Knowles also received her Airman Certificate (private pilot license) on June 21, 1940. She never again flew in a Piper Cub until Labor Day weekend 1998, when her family arranged for her to again experience the thrill she felt when she had soloed, 58 years earlier! ..................... Knowles, Hamlin and Bunny Bachman ’39 were the only female students who attended the Fifth National Intercollegiate Flying Conference in Washington, D.C. from March 19-21, 1939. They were there with a hundred male students from Harvard, Yale, the University of Michigan, Kenyon College, Akron University, the University of Minnesota, Purdue and the University of Toledo. (The Lake Erie Lantern, April 20, 1939) At the conference, Knowles was elected to the important office of national secretary-treasurer of the Intercollegiate Flyers for 1939-1940. Ford and Bachman were invited to become members of the famous Ninety-Nines. This group of women pilots, still in existence today, was organized Nov. 2, 1929 and named for the 99 women who became charter members. ..................... Bartlett discussed women in aviation in an address she made to the alumnae council in 1940. “Women in aviation are pioneering in a new field,” she said. “However, the changes and risks are not comparable to those which confronted
women when our forefathers came into the Western Reserve.” Bartlett went on to describe the feelings experienced by the student pilots when they made their first solo flights. “There is an indescribable something which happens to the individual when, on her first solo flight, for the first time in her life, a girl finds herself absolutely alone in space and on her own. There is as definite an element of character-building for those who take aviation as there was for those who had the courage to meet the hazards and hardships of conquering the frontiers of a new country.” (Lake Erie College Bulletin, March 1940) The Aviation Club continued to be active through the 1940-41 academic year. After the Japanese attack on Pearl Harbor in December 1941 and America’s entry into the war, the aviation program was discontinued at the College. Marge (Wenning) O’Connell ’44 said this was because airplanes, gasoline and instructors were no longer available. Several Lake Erie College students went on to serve their country during WWII and were the forerunners of today’s military women in aviation. Lorraine (Sterkel) Blaylock ’42, who had earned her private pilot license as a student through the CAA program, served in the U.S. Air Force as a women’s Air Force Service (WASP) pilot in the war. She earned both land and seaplane ratings as well as an engine license from the U.S. Army Air Corps.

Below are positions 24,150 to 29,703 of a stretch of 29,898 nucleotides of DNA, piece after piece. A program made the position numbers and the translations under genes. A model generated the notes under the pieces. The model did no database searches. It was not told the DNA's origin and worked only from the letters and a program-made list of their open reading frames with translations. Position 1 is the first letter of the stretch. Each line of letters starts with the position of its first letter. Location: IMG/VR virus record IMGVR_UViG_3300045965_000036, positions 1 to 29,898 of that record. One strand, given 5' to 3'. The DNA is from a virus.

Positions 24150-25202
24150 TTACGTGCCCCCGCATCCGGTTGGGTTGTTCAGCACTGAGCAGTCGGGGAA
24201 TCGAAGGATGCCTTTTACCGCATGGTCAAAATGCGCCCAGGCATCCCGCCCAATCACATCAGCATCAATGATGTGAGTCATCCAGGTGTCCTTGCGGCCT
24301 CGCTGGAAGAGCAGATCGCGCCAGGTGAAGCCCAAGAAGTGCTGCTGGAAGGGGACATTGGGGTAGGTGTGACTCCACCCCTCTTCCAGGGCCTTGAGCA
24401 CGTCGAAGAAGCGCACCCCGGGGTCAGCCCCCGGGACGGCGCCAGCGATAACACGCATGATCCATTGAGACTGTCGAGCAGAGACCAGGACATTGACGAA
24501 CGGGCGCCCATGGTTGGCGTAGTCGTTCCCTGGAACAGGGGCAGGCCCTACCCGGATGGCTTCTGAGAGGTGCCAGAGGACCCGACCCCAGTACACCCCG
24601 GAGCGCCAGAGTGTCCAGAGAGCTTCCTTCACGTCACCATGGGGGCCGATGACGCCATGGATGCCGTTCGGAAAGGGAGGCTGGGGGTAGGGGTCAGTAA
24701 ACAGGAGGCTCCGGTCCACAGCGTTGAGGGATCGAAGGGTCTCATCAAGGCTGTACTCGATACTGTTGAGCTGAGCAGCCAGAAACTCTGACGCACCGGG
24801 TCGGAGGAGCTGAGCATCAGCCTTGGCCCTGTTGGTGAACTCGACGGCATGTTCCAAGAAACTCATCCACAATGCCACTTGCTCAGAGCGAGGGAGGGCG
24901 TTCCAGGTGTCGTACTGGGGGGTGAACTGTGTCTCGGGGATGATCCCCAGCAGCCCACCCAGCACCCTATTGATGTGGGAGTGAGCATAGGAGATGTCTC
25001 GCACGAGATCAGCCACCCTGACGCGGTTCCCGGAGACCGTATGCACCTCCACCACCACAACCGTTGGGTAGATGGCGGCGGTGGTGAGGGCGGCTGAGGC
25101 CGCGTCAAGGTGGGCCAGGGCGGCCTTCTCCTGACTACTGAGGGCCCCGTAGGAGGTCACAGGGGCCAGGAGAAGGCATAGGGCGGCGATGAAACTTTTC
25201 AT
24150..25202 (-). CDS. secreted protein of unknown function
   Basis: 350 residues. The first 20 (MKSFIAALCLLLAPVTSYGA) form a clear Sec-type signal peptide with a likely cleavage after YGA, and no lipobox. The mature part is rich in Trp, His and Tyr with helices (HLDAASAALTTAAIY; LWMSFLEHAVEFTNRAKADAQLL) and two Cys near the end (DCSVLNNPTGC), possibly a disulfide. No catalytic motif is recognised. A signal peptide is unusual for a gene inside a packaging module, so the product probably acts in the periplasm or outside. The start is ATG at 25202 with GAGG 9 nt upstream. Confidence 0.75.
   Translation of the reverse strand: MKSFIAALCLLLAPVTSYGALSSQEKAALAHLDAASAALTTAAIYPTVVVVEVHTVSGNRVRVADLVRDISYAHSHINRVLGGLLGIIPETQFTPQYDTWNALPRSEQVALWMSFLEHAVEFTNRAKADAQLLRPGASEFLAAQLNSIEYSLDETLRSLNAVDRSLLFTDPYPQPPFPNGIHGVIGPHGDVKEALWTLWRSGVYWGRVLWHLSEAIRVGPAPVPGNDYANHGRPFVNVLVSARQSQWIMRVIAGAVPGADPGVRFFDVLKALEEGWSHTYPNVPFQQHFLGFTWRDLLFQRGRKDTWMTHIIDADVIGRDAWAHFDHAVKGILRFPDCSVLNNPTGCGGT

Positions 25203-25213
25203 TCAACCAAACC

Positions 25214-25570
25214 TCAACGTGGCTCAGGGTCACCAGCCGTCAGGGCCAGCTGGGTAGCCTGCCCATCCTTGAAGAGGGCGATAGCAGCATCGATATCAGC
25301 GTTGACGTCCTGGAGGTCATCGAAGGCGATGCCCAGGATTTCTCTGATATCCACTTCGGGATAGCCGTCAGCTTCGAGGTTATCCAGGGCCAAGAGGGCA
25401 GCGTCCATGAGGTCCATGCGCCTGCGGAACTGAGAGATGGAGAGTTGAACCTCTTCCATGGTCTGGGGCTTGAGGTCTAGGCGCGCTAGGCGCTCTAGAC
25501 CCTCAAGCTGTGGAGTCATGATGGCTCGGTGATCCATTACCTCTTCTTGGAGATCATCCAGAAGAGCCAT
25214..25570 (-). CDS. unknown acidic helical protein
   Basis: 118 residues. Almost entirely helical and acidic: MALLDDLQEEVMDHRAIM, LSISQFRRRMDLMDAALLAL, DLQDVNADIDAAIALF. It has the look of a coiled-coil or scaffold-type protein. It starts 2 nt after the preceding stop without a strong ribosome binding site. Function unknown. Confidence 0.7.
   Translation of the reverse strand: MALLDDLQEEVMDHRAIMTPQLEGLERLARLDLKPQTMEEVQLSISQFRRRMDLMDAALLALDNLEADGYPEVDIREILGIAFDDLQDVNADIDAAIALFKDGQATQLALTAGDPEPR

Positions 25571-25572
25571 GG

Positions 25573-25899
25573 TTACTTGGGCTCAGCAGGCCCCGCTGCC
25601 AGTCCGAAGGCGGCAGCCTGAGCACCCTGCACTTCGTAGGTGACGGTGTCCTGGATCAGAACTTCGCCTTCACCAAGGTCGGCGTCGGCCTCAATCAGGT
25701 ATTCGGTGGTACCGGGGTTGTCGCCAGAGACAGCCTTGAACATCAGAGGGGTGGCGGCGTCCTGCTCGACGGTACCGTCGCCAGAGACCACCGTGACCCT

Willoughby was not qualified to learn to fly as a student at the government’s cost because she could not pass the eye test and could not afford to pay for the lessons herself. “I always deeply regretted that I could not fly for my country, but I joined the Navy and spent three years at the Naval Base in Norfolk and retired as a Lt. Cmdr.,” Willoughby said. Virginia (Slocum) Mattice ’44 was a member of the Women’s Army Corps during WWII and was stationed in England. She, too, had been a member of the Aviation Club while at Lake Erie. In February 1945, Lake Erie College sponsored a two-day Institute on Aviation for Women. The purpose of the institute was to orient faculty, students, alumnae, trustees and friends to aviation as an important phase of modern life. Little did the participants know at that time just how important aviation would become in the years ahead or that the College would someday own its own airport. With the gift of the Pheasant Run Airport and its vintage aircraft and historical memorabilia from aviatrix Gretchen Reed, the aviation program at the College has come full circle. Perhaps more Lake Erie students will be able to experience the thrill of their first solo flight, just like Hamlin, in the years ahead.
| FALL ‘11
College introduces forensic accounting concentration by Kenneth “Rudy” Glenn ’10
Understanding the demands in today’s